The state of social care in England has “never been so bad”, the country’s leading social services chief has said, with half a million people now waiting for help.
Sarah McClinton, president of the Association of Directors of Adult Social Services (ADASS), told a conference of council care bosses in Manchester: “The shocking situation is that we have more people requesting help from councils, more older and disabled with complex needs, yet social care capacity has reduced and we have 50,000 fewer paid carers.”
According to the Association of Directors of Adult Social Services more than 2.2 million hours of homecare couldn’t be delivered in the first quarter of this year.
Over 400,000 people rely on care homes in England and more than 800,000 receive care at home. But care services are struggling with 160,000 staff vacancies, rising demand and already tight funding for social care that is being squeezed by soaring food and energy inflation.
About a third of care providers report that inability to recruit staff has negatively affected their service and many have stopped admitting new residents as a result. Last month the Care Quality Commission warned of a “tsunami of unmet care” and said England’s health and social care system was “gridlocked”. Problems in social care make it harder to free up beds in hospitals, slowing down the delivery of elective care.
There are many factors that have led to the difficulties in recruitment but the main one is laid at the door of poor pay. However, I do not solely subscribe to this view. Of course, I recognise the importance of pay, but if we are to solve this problem, we will have to look beyond what we pay people, to how we make caring for people more attractive.
I would suggest we need to consider the following:
• Recognise that caring for people is not a job for everyone and in an economy that has job vacancies that exceed the workforce available it will continue to be difficult. • Prior to Brexit we were able to recruit staff from abroad who needed and wanted the work. The Government needs to speed up this process. • We need to stop the drain of people leaving and make staff feel valued. Not just through pay, but by improvements in terms and conditions and a career structure. • I know from the number of new domiciliary care providers who have registered with the support of Bettal Quality Consultancy there are many people out there committed to providing social care in the community. We need to nurture and support these new companies to succeed.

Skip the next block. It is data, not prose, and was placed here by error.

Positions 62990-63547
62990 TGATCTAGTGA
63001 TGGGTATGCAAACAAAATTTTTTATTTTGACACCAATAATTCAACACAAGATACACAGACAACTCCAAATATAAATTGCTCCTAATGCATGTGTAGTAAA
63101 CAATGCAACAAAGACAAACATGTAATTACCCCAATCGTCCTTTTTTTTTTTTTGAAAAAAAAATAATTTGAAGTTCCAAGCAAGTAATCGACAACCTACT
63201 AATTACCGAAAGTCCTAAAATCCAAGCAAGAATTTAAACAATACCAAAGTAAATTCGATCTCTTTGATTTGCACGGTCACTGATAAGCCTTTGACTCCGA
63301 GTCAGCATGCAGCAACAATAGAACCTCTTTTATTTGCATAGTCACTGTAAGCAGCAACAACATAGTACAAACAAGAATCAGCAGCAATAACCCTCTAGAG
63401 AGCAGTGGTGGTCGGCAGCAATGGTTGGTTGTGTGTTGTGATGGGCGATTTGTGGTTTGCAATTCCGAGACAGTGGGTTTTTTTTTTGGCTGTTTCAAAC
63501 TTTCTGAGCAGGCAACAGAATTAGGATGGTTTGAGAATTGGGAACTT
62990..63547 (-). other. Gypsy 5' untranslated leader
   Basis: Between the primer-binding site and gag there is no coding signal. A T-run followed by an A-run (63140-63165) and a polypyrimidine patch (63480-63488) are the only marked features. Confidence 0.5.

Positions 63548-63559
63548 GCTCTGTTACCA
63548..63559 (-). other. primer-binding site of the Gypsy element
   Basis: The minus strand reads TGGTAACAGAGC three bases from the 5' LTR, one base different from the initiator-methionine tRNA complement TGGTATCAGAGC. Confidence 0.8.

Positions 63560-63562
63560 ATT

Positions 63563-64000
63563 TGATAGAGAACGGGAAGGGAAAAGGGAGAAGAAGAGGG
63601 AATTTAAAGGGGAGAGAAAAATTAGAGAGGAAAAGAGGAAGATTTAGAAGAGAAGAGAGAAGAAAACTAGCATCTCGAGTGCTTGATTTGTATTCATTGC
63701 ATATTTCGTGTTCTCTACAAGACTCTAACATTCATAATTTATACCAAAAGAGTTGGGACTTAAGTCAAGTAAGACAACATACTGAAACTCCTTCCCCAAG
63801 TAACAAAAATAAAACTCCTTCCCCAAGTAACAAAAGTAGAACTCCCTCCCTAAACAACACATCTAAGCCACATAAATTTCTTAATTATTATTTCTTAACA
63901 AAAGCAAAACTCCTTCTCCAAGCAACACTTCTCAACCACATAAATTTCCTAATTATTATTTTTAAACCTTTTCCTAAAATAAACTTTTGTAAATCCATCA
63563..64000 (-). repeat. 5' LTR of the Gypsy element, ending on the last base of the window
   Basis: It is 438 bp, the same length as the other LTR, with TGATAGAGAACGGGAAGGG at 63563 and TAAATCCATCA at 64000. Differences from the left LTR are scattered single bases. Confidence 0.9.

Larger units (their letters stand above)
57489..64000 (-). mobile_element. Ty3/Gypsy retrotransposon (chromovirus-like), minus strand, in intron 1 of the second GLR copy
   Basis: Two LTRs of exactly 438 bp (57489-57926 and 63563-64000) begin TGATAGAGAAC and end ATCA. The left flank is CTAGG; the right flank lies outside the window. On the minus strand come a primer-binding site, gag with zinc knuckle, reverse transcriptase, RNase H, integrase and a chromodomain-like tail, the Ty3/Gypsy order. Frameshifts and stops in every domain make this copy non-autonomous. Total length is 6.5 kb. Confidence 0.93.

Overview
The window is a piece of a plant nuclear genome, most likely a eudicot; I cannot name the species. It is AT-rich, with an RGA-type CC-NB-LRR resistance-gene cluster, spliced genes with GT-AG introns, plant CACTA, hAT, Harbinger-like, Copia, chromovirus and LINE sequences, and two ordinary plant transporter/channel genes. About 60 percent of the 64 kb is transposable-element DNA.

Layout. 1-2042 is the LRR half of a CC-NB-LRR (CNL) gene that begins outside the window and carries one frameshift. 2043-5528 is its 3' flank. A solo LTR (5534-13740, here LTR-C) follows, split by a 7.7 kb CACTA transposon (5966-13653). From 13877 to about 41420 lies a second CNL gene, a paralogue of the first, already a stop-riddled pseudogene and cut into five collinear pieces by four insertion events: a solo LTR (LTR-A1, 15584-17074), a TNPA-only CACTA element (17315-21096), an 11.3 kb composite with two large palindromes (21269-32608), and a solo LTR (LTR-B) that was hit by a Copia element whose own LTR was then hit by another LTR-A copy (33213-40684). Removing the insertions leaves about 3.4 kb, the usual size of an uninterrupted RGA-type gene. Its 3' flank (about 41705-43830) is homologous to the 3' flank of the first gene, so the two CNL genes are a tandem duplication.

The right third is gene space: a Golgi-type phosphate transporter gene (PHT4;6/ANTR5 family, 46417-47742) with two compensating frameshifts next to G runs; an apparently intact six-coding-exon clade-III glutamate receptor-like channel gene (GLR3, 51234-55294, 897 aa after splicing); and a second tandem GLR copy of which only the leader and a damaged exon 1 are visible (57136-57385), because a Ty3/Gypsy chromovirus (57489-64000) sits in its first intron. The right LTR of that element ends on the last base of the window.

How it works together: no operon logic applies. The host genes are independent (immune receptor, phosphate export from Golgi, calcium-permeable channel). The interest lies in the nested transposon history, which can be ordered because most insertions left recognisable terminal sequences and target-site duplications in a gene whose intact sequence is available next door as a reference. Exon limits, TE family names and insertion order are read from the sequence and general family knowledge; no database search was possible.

The consequences of doing nothing
We are not going to recruit the number of care workers we need let alone retain them if we continue to pay them £9.50 an hour on average. Half of health and social care workers say the government’s approach to pay makes them more likely to quit in the next one to three years, according to research by the Trades Union Congress.
Care England, that represents companies that provide most of England’s care homes, last week warned the PM of “a mass exodus of care providers across the country” without immediate support.
Martin Green, its chief executive, said: “This will be devastating not only for those receiving care and their loved ones but also through the catastrophic knock-on effects it will have on the NHS”.
This is against a background statement by Dr Adrian Boyle President of the Royal College of Emergency Medicine who states “I would not want my mother to go into hospital when she is older. Hospitals are like lobster traps, easy to get in to but hard get out of. Hospitals are harming many older people”. A government spokesperson said: “Social care is a top priority, and we are committed to bolstering the workforce and protecting people from unpredictable care costs. We have today launched our annual domestic recruitment campaign, Made With Care, to encourage people to take up a career in adult social care and we are also investing £15m to increase international recruitment into the sector.
The difficulties in recruiting staff to social care is having a devastating effect on many people’s lives. Ranging from carers who are unable to get respite to help them care for their loved ones, to people who being kept in hospital against their will.
Low pay although arguably the major reason why people leave or cannot be recruited to social care is not the only issue. Staff need to be seen as valued with l proper incremental pay scale, improved working conditions alongside a career structure that encourages them to see the benefits of working in social care.
In addition to stem the tide we need the help of staff from abroad as soon as possible. On the positive side, our own experience here at Bettal has shown there is still many potential providers out there judging by the number of people we have supported to gain registration this year.
Albert Cook BA, MA & Fellow Charted Quality Institute Managing Director Bettal Quality Consultancy